yeloson: (pic#459018)
Folks are trying to put together a QPOC videogame.  I'd say if they need anything right now, it's a) anyone who can help them get some funding and investors, and b) some donations, and c) word out.

yeloson: (pic#459020)

So part of the reason I've been looking forward to this game is that it's a game about women of color that a) isn't sexualizing/exotifying them, b) isn't on some bullshit "And now we go shopping!" gender hustle.

If you think there needs to be more videogames, more works of art with women of color, as legit characters, not as masturbation material, or bullshit, if you think histories of POC deserve to get in media, please drop $5 or $10 on this project.
yeloson: (Default)
So, aside from several of my friends working on this game, it's going to be a social game about historical China, and women, being awesome.

Matriarchy Kickstarter

Please support and signal boost!
yeloson: (Default)
Costume Quest is a downloadable rpg for 360 or PS3. It's by the same studio that dropped Psychonauts years back. It's a very simple, and short (like 6-10 hours) rpg, but silly and fun.

It's Halloween, and Wren and her little brother go trick or treating. Her brother is dressed like a candy corn, and is mistaken for candy by goblins who kidnap him. She goes on a quest to rescue him, and is able to transform into whatever she has as a costume... for example, she's dressed as a robot so she transforms into a giant missle launching mecha during battles.

You quickly make friends with Everett, a black nerd dressed as a knight who often makes D&D-ish references, and later, Lucy, a girl who is very deep into science.

You travel around town, mixing up between fighting the monsters, trick or treating for candy (candy works like money in this game) and seeking out materials and plans to build new costumes with new powers.

Travelling around town and exploring is fun and low stress. There's various side quests, which are not obnoxious and pretty easy to deal with.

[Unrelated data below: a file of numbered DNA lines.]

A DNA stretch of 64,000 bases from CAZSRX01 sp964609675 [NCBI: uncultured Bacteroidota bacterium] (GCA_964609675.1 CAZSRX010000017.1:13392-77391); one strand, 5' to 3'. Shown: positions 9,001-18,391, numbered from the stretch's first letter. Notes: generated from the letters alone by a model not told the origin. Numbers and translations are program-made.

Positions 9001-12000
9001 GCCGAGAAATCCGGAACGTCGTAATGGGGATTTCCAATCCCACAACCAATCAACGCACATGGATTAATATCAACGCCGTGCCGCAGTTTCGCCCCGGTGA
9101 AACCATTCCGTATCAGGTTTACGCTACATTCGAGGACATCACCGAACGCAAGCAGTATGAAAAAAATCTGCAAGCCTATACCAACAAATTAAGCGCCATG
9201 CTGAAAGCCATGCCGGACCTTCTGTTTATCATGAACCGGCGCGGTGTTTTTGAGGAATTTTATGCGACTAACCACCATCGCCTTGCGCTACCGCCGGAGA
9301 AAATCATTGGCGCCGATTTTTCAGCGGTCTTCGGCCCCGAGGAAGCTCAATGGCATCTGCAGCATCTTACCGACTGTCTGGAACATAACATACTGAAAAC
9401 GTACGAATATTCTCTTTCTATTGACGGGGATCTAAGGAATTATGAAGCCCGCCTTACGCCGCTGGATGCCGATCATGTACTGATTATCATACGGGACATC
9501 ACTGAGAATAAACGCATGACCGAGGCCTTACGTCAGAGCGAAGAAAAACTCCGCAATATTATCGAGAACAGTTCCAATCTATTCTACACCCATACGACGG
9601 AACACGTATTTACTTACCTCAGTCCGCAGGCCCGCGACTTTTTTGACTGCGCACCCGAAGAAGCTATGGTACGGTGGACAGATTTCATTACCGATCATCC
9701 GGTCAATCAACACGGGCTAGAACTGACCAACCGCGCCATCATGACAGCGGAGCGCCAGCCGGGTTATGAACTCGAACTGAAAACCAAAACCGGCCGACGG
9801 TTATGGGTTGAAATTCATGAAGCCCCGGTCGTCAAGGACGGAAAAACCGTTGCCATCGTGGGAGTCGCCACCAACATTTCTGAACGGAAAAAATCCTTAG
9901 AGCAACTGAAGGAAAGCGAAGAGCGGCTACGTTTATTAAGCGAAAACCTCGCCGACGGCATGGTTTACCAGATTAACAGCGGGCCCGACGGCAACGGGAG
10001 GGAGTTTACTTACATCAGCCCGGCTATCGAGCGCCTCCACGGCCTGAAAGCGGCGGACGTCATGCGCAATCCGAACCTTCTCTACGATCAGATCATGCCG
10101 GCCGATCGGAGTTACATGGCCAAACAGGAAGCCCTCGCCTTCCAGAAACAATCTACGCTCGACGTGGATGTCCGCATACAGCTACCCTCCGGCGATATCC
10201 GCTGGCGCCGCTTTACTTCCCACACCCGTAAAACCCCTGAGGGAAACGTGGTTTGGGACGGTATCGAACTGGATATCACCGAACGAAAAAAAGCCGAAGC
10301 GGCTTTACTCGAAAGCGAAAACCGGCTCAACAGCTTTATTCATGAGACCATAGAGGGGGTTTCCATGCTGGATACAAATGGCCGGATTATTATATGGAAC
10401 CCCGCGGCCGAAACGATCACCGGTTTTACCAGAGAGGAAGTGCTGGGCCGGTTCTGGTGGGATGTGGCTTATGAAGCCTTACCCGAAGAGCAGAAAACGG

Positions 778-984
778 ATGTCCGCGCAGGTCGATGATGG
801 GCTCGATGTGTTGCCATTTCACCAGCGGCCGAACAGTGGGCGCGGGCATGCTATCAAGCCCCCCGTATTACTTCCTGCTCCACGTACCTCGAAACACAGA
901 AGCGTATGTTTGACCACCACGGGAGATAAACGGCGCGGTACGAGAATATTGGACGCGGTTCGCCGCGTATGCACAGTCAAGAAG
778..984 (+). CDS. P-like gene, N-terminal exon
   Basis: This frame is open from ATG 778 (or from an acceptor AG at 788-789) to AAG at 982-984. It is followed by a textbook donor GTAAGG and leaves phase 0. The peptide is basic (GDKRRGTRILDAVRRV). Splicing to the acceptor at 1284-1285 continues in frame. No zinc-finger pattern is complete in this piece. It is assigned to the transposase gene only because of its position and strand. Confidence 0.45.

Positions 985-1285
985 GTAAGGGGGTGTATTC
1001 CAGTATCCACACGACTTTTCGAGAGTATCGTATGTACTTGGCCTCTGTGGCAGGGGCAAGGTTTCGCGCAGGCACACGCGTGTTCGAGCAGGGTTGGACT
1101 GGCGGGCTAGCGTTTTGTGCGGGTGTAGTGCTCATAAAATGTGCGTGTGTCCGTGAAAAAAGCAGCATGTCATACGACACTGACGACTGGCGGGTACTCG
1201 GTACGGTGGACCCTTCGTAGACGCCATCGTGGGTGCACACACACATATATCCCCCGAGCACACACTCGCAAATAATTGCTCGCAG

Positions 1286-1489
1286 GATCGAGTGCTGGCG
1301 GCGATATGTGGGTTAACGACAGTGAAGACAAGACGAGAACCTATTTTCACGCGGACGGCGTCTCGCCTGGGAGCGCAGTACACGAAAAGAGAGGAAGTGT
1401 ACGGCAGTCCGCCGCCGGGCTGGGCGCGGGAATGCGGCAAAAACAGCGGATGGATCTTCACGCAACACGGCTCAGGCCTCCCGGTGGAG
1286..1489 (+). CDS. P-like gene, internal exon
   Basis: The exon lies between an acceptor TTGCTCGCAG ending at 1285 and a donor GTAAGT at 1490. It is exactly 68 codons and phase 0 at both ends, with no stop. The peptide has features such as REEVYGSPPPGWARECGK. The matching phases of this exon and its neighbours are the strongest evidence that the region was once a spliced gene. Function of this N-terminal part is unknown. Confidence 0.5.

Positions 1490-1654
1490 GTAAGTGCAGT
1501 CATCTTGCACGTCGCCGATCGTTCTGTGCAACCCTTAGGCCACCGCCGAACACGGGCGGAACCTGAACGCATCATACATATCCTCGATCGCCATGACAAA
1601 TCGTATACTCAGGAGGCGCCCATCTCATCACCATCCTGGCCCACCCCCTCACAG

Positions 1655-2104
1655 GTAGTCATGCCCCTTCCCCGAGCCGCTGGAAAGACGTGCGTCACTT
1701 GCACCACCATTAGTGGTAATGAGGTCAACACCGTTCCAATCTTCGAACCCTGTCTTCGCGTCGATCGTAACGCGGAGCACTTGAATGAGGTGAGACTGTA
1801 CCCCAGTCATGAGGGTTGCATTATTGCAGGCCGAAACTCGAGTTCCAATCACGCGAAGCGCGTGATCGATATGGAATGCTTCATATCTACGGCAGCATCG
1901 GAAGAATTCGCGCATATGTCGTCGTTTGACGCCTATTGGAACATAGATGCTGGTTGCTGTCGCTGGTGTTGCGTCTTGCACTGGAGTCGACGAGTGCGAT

Fighting is pretty simple- characters have a basic attack which either gives you a random button to press in a certain amount of time, or a timed button press like a rhythm game. It's pretty low skill, so even my bad-twitch abilities could get about 80% success with it. You also have a similar mechanic for blocking to reduce damage.

Each character also has a special ability depending on the costume, which builds up after a number of basic attacks.

All of the characters' stats are the same- the costumes change the stats, and, you can equip "Battle Stamps" that offer new attacks or adjustments to stats as well.

The simplicity of it means there's not a lot to track, and while there's a good number of fights, they're not random, and if you lose, the game starts you just before you got into the fight, with barely a pause, so you can re-equip or simply bail.

I found it was fun, low commitment, funny, and family friendly. If you want something cheery and engaging, it's not a bad game. I give it 4/5 stars.
yeloson: (Default)
After digging through my PS2 games, I took this out and started playing again, and figured I might as well talk about why I love this game.

DDS1 is a classic console JRPG- you've got random encounters (eh), turn based battles (with a twist, more on that in a sec) and crazy monsters to fight. Unlike a lot of JRPGs, this one is a dystopian sci-fi game.


The game takes place in The Junkyard, a ruined city under constant rainfall, which looks halfway like a futuristic city and half like Indian temples, mashed together in a delicious architecture well worthy of steampunk. "Tribes" of warriors fight each other for control, as directed by the "Karma Temple".

When you first start playing, it's very alien in that the setting never gets a massive exposition of how it exists or why. What starts off seeming like incongruities you'd chalk up to videogame logic and poor depiction (Why are there no children? Why are there no old folks? Why do people talk this way? How is this even a "society"?), as you dig deeper, you find out increasingly that all of these things actually are deliberate choices to show how jacked up the dystopia actually is.